A new report from the COVID-19 Modeling Consortium at the University of Texas at Austin conservatively estimates that between 82 and 183 UT Austin students will arrive on campus with the disease during the first week of classes, which begin on Wednesday.


"Our analysis suggests that over one hundred UT students will likely be infected at the onset and that large gatherings will be risky," the authors write. "Contacts between residents and returning students may exacerbate risks, fuel transmission and deplete public health resources."

The research team, led by consortium director and professor of integrative biology Dr. Lauren Ancel Meyers, arrived at this estimate by assuming 22,000 students will return to campus—less than half of the total enrollment—and that 0.5% of them will be infected, based on the estimated prevalence of COVID-19 in the Austin metro and students' home counties in mid-August.

Once infected students are on campus, they pose a risk to others while attending in-person classes, organized activities and off-campus interactions, per the report.

For gatherings of 10 students, researchers estimate there is a 5% chance at least one student will arrive infected; for gatherings of 100 students, the probability increases to nearly 40%. In groups of 1,000 students, an estimated five students will arrive infected; in groups of 10,000, 50.

UT Austin also plans to host home football games at its Darrell K Royal-Texas Memorial Stadium at 25% capacity—with up to 25,000 people in attendance—against the advice of local health officials.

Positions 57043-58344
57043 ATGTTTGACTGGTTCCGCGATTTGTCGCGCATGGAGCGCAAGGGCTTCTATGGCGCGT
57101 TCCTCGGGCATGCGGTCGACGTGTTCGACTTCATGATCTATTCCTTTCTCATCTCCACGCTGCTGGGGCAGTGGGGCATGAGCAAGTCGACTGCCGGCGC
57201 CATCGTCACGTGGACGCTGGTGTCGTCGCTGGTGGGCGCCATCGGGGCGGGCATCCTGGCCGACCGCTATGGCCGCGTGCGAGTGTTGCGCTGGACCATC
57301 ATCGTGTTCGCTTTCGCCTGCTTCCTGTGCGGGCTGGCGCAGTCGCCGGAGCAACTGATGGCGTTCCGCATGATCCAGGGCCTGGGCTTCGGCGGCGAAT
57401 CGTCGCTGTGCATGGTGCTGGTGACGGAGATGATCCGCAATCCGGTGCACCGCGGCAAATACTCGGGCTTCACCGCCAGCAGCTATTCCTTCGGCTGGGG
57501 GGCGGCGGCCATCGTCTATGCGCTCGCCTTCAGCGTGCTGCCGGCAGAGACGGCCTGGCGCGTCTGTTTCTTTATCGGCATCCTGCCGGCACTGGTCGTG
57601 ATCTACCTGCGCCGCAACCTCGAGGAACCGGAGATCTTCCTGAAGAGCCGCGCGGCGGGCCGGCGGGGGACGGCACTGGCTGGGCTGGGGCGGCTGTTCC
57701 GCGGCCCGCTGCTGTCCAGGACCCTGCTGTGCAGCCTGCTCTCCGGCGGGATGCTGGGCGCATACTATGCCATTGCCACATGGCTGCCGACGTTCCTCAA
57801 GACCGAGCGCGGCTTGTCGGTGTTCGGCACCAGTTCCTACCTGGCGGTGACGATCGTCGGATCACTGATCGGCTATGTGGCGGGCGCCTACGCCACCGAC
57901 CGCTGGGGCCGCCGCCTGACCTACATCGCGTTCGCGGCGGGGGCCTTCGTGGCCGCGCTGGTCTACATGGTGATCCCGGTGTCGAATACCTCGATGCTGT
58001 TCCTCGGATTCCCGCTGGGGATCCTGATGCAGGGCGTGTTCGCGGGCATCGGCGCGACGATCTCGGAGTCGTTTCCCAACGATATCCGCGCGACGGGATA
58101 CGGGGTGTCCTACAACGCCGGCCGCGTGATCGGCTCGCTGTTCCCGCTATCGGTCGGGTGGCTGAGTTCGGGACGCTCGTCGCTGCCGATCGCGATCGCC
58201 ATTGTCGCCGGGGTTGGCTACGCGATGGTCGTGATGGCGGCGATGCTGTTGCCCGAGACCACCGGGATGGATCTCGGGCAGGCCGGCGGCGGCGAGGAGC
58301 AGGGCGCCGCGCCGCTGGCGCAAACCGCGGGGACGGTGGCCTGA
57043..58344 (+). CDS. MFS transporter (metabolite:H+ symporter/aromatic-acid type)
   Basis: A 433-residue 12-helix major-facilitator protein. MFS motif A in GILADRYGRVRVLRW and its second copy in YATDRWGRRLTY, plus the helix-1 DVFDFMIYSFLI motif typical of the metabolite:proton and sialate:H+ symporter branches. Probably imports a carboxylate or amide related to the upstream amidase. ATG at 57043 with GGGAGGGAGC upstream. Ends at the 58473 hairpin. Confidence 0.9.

The report acknowledges efforts that the university has undertaken to mitigate the risk of outbreaks, including asking students to quarantine prior to engaging in campus activities and ramping up its testing capacity to include up to 5,000 asymptomatic individuals a week.

But in the last two weeks, colleges and universities across the country—including the University of North Carolina at Chapel Hill and the University of Notre Dame—have reopened with similar recommendations in place only to announce a shift to online instruction when outbreaks occurred.

In an email sent to the UT community on Thursday, Interim President Jay Hartzell said that the university is learning from these examples. "I believe our students and other community members can respond to these stories by behaving responsibly and protecting each other, enabling us to continue to have safe in-person experiences on campus this fall," he wrote.

Others disagree.

Hundreds of members of the state employees union recently signed a petition calling on the UT System to cancel in-person classes, offer tuition cuts and provide hazard pay for essential workers.

UT students, employees and alumni also urged members of the UT Board of Regents to reconsider their opening plans during a virtual UT Board of Regents meeting on Thursday.

"I've already witnessed a number of my fellow students going out and about in large groups, no masks, getting ready to party it up," UT Austin sophomore Bennett Burke said. "The plans to simply trust that students will be responsible and follow all the guidelines—I don't think they're going to go very well."

In his email, which was sent after the meeting, Hartzell said the university will consider a number of metrics in deciding whether to move more classes online or close buildings on campus in the coming weeks.

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